Yesterday I had a mental health crisis. Don’t be tempted to pathologise me: I don’t have a condition you can label and cure, I’m just a woman who loves life and embraces all the feels. And sometimes that collapses into something briefly dangerous – when I’m incubating a virus or particularly overwhelmed and triggered by the usual stuff (1).
These episodes are brutal and short for me – a pure hit of hopeless despair. They come out of nowhere, always, and they are rare but intense. As the years pass – thanks largely to my involvement in the CLMH Research and the empirically-based good sense of Brene Brown – I’ve learned to be more open about this aspect of my life. Nobody really wants other people to know that every six months or so they rage and rave about the house, sobbing and thwarted, feeling utterly, literally worthless; I’d rather show you my knicker drawer. But as I began to write about my mental health, I noticed that other people were starting to listen. ‘Mental health’ is something we all have, for good or ill.
At the lowest point, nothing will help and I can reach out (2) to no-one but at the same time I want everyone to know what I’m going through. World, how can you do this to me?! (Yes I know that sounds ridiculously self-pitying and afterwards, of course, I’m ashamed). My thinking brain doesn’t switch off during this time so I know I’m making an utter fool of myself in front of my fiercest critic (3) but I’m all affect, at the mercy of chemicals and my emotions. At least, with the wisdom of middle age, I know it will pass. As a youngster, I thought I was mad. I thought each time that it would last forever.
Today, I had a lifeline. Because of the mental health journey we have been on together, documented last year in his extraordinarily beautiful Coping in Hagen blog, my son and I share a rescue package.
“Help,” I texted him. “I’m having a mental health crisis.”
Quick as a flash. “Do you want me to call?”
I’m shaking and crying, wouldn’t know what to say. “No.”
“Can you go for a swim?”
The pool I go to is ten miles away. Driving would be reckless. “No.”
“Then get your trainers on. Go run round the lake. Take your phone.”
It takes me twenty minutes to assemble my gear, but I’m calmer. I haven’t run out of doors since June but it helps that it’s a beautiful Autumn day and that The Chemical Brothers are already cued up on my phone so I don’t have to rummage. Self-destructive me channels all my energy into how hard it it, into every uneven surface and bramble scratch and aggressive swan. Having run myself out by the far point of the lake, I turn and walk home.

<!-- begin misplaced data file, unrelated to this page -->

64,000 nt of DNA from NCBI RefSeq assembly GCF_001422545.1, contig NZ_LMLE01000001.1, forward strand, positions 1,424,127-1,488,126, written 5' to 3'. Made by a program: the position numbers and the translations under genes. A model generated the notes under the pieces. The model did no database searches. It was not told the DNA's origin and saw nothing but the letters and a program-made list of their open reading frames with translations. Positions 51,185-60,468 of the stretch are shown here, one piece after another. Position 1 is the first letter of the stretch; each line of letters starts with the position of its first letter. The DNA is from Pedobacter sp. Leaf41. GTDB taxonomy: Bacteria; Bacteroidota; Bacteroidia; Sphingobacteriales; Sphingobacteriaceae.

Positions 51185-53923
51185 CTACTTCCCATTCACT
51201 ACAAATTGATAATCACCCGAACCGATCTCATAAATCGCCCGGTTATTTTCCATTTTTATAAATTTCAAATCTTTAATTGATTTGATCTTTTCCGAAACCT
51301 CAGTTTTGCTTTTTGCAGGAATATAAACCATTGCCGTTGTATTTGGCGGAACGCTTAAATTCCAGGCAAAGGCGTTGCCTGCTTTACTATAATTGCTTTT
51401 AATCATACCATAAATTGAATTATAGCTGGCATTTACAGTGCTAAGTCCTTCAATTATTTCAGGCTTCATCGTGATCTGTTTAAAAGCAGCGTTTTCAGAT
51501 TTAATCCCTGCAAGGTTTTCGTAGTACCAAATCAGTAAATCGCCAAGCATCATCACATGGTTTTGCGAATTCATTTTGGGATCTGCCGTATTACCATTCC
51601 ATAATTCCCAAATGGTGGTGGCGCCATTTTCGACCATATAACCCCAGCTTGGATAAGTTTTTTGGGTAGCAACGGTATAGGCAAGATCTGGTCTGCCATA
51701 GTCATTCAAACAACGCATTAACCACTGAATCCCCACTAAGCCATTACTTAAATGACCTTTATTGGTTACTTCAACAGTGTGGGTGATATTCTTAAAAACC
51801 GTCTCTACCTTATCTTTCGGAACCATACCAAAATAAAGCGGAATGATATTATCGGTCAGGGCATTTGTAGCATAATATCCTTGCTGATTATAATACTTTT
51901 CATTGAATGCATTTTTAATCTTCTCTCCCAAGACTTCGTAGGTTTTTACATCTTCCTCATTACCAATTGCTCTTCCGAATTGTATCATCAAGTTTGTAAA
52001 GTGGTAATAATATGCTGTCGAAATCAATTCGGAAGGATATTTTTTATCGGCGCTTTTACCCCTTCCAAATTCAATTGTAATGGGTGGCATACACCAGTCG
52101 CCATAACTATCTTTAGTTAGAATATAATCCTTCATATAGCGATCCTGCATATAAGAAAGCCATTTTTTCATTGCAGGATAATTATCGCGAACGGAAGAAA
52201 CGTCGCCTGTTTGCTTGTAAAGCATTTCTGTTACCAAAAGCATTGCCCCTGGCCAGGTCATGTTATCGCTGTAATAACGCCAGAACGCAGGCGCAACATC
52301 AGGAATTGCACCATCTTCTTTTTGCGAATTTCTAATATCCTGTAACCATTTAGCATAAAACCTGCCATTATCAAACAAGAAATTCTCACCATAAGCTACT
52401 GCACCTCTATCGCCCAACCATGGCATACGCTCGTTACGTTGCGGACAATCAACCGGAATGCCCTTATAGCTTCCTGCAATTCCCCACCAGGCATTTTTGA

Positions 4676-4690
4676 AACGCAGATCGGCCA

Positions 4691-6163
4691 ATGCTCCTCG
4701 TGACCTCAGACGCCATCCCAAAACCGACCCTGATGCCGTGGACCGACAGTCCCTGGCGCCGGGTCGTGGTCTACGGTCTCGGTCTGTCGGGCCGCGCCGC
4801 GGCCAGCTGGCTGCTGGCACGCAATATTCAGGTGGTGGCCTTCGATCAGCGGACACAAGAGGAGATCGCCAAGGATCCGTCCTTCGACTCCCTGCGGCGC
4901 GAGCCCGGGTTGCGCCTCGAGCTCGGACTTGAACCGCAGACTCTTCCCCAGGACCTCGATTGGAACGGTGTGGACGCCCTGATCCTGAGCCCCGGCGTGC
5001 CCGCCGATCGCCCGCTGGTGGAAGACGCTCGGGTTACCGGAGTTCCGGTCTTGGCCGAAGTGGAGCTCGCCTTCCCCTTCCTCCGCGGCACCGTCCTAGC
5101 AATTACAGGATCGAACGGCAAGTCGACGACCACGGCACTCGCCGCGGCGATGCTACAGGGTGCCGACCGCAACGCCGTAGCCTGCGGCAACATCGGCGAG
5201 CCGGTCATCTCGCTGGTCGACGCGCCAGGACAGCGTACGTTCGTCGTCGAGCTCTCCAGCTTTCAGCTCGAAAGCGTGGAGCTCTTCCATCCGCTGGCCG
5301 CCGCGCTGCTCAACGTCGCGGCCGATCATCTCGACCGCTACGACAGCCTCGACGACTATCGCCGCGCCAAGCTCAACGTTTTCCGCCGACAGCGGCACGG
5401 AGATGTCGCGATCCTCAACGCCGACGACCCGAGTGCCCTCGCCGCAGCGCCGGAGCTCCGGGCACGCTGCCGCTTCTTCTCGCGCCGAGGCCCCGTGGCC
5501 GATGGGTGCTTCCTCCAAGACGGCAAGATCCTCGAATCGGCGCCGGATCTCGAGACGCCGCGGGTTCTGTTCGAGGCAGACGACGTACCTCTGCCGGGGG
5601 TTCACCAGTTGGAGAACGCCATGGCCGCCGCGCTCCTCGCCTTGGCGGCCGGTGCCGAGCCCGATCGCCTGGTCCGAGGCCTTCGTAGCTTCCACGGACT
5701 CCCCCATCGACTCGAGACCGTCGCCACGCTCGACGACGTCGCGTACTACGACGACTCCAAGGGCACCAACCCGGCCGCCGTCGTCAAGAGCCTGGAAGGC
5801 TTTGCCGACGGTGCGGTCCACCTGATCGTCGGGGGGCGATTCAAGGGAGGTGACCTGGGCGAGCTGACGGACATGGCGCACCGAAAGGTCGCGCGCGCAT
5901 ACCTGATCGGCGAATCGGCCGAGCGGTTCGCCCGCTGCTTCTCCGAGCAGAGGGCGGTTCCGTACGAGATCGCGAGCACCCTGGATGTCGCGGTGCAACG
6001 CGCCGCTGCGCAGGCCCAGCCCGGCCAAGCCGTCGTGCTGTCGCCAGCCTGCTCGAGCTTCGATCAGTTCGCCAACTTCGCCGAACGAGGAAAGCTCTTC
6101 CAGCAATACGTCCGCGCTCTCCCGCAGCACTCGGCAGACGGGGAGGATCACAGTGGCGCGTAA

As the endorphins drop, I’m tearful, but the urge to destruct has left me; I’m no longer in danger of medicating or self-harm. I spend the afternoon sitting mindlessly on the sofa, making myself drink water and using all the energy I can muster to push away guilt. This is a work day after all.
Finally, it’s time to write.
Today is World Mental Health Day 2018 and the start of a two-day global summit on mental health culture change in London (4). Neither I nor any of my colleagues from the CLMH Research have been invited, but I’ll be curious to know if the summit addresses the question of where the problem lies – with the individual or with a society dominated by compliance and the inequality of multiple hierarchies. I’m not insane, but from the first moment I was described as a ‘highly-strung’ girl, that label has dogged me. I’m a strong and powerful person, no victim, but it’s certainly true that I don’t always fit in and that’s what precipitates each episode. My passions have made me an outsider (5) and that’s not always a comfortable place to be.
That there’s an epidemic of mental ill-health in the UK, across all age groups from the lonely senior to the anxious child, is generally agreed. I’m not a great fan of Marx (these days), but his concept of alienation as a precursor to this – the schizophrenia of capitalism manifest in consumerism and inequality – seems as logical a way as any to interpret our public health nightmare, as Rod Tweedy’s article explores. “You can be speedy, inter-connected and utterly estranged from one another,” cautions the posthumanist Rosi Braidotti, about modern life.
One of the things I learned from both Brene Brown (6) and the CLMH Research was that mental health is fragile, precious, creative and vital. We all have ‘mental health’ and the most creative amongst us often have mental ill-health too. Our emotions define us as humans and we need some space to be ourselves, even within working environments. No corporatised, sticking plaster ‘Wellbeing Strategy’ will save the health of a worker marked out for a precarious life by insecure and oppressive conditions, but raising a discourse around mental health in workplaces, families and organisations, rather like the Self-Esteem Team do in schools, is a step towards being more flexible around who people actually are. I have the privilege of a loving family, a comfortable home and a supportive network, unlike those for whom mental ill-health intersections with other oppressions. Today I am fragile, but I’m sober and I’m whole.
*From ‘Ugly Little Dreams‘ by Everything but the Girl, a song about the possibly lobotomised and certainly abused Frances Farmer. The link is to a YouTube video.
(1) For an adopted person, go figure.
(2) My son and I have a joke that you can’t reach out unless you’re The Four Tops and sometimes this cuts through. (Obviously reaching out is the right thing to do, if you’re able.)
(4) Attended by the Duke of Cambridge. I don’t usually reference Royals, but it’s pleasing to note that here’s another young man whose mum didn’t always know how to behave.
(5) I can remember Aunt Reed, in the opening chapters of Jane Eyre, describing Jane as “passionate”. I could never work out why this was an insult.
(6) Check out ‘Daring Greatly’ or her new book, ‘Dare to Lead’. Brene’s website is www.brenebrown.com